I was inspired to become a doctor when I was in Year 8 after hearing a nurse speak at our school assembly about her volunteer work in the Philippines with Operation Rainbow, performing surgery on children with cleft palate and other facial deformities. I was moved by this generous act to relieve suffering and in that moment I decided that medicine would be my path.
As a medical student and junior doctor, I was drawn to doctors who listened to their patients; who got to know them as a person and aimed to understand and relieve their suffering, not just treat their disease.
As a GP registrar, I became acutely aware that my medical knowledge was not always enough to relieve my patients’ suffering. I had been taught to treat and cure, but when their illness didn’t respond to my medical management, I realised the limitations of my training.
A year after I my second daughter was born, I attended a yoga retreat where I met an Ayurvedic practitioner. She described this ancient science in simple terms, and suddenly I understood that there was more to health and healing that I needed to learn.
I became interested in learning more about the complementary health practitioners working in my local area, many of whom had been recommended to me by my patients. I realised I knew very little about what they did or how they helped patients, but it was obvious to me that they were having a positive effect.
Then, in November 2014, I was invited to attend a screening of the film Microbirth, organised by a local community member, Amy Garrett, at the Busselton cinemas. The post-film discussion, chaired by chiropractor Dr Esyllt Graham, was the inspiration I needed to initiate contact with a number of local holistic health practitioners who attended that event.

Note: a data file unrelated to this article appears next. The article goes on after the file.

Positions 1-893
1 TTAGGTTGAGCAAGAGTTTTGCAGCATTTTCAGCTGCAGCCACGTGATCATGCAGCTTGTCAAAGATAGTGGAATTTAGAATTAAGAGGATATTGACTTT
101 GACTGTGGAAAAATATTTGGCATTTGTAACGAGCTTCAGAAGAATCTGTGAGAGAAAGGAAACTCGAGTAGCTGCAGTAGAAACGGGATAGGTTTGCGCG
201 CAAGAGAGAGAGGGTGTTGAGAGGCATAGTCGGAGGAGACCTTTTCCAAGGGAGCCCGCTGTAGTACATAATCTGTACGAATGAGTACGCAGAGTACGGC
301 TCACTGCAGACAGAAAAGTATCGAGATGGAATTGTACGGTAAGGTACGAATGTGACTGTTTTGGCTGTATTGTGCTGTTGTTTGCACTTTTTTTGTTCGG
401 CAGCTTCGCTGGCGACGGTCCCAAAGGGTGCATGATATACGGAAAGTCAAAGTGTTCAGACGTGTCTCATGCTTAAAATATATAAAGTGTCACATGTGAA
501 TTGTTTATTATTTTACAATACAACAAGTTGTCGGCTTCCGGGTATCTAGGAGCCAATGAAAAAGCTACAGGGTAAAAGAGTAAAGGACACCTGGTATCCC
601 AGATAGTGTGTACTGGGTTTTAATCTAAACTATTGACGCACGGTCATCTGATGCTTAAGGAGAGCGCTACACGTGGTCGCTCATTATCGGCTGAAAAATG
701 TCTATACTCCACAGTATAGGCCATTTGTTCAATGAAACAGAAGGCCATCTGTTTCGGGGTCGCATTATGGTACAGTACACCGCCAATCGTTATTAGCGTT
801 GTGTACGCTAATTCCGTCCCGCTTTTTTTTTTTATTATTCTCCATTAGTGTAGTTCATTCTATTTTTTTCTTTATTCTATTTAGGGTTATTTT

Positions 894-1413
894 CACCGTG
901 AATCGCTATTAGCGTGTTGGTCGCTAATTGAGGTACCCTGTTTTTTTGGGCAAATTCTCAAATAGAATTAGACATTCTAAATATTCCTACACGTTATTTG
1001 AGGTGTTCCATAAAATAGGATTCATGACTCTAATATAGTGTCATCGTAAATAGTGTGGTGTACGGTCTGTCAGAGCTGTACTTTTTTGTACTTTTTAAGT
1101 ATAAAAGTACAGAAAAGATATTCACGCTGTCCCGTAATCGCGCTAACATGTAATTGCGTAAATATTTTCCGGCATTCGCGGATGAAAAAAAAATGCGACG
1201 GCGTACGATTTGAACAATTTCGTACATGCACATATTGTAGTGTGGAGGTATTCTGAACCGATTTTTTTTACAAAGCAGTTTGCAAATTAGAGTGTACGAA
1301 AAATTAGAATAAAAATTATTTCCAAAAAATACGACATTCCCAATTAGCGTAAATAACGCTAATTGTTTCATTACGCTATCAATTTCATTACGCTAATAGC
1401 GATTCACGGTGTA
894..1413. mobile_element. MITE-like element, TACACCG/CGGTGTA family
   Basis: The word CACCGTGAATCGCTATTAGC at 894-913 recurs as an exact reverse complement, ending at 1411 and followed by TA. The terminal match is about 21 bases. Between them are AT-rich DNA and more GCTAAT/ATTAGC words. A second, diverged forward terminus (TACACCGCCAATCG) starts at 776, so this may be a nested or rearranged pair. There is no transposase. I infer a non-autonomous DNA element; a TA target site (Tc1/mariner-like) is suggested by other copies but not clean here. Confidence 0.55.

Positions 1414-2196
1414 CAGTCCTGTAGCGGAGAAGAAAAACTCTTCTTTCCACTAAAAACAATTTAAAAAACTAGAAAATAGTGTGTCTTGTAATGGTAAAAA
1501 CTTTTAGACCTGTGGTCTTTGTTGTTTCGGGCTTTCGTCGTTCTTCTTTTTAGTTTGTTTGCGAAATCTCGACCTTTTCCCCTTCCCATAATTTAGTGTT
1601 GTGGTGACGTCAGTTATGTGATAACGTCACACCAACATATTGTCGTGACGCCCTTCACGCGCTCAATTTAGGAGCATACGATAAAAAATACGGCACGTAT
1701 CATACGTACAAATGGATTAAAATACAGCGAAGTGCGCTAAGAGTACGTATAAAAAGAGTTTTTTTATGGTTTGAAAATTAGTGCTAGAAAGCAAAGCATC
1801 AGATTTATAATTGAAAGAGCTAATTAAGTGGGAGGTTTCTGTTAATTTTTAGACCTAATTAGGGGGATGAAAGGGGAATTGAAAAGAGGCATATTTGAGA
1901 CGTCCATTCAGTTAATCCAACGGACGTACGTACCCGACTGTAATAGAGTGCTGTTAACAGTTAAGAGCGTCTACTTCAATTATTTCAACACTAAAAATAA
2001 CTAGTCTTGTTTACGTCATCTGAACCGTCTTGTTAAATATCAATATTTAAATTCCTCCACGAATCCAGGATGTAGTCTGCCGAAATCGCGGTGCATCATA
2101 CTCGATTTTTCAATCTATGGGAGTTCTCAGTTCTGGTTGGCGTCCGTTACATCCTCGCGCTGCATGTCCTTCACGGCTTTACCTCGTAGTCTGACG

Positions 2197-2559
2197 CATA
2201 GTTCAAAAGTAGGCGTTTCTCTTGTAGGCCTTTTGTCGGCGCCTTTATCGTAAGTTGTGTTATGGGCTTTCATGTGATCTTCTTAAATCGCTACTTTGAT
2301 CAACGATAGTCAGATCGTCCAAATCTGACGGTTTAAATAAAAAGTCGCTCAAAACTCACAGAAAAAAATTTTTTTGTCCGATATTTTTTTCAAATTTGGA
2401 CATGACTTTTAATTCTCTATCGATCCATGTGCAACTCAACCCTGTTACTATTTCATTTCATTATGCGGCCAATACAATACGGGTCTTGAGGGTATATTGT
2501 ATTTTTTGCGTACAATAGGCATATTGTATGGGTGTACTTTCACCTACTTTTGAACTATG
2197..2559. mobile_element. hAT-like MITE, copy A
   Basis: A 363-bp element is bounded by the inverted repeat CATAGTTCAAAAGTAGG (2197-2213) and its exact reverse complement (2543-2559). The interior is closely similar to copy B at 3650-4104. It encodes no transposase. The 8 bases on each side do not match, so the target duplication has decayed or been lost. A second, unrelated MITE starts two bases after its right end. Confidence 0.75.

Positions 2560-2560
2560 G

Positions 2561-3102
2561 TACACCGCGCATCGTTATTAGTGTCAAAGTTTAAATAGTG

I felt strongly that our community needed a network of passionate, committed holistic practitioners to support it achieve good health.
After this event, I knew this was possible.
Early in 2015 I invited about 30 holistic health practitioners in the South West to attend a meeting in August to introduce ourselves and to learn about the various health modalities available in our region. Around this time, I also enrolled in a Foundations of Clinical Ayurveda training course with the intention of deepening my own knowledge of this body-mind-spirit approach to health care. I completed this training in 2016.
The response to my invitation was overwhelming. More than 40 practitioners attended that first network meeting with discussions going late into the evening. The energy in the room was electric. This meeting set the foundation for subsequent meetings, which focused on particular themes including depression, gut health, mind-body connection and relationships and healing. The Holistic Health Practitioners Network (HHPN) has met four times a year for the past three years, and our membership continues to grow and diversify.
It’s the networking that has been the highlight for me, and for many others, I am certain. The referral pathways that have developed and the collaboration between practitioners to provide person-centred, holistic health care to our community is powerful.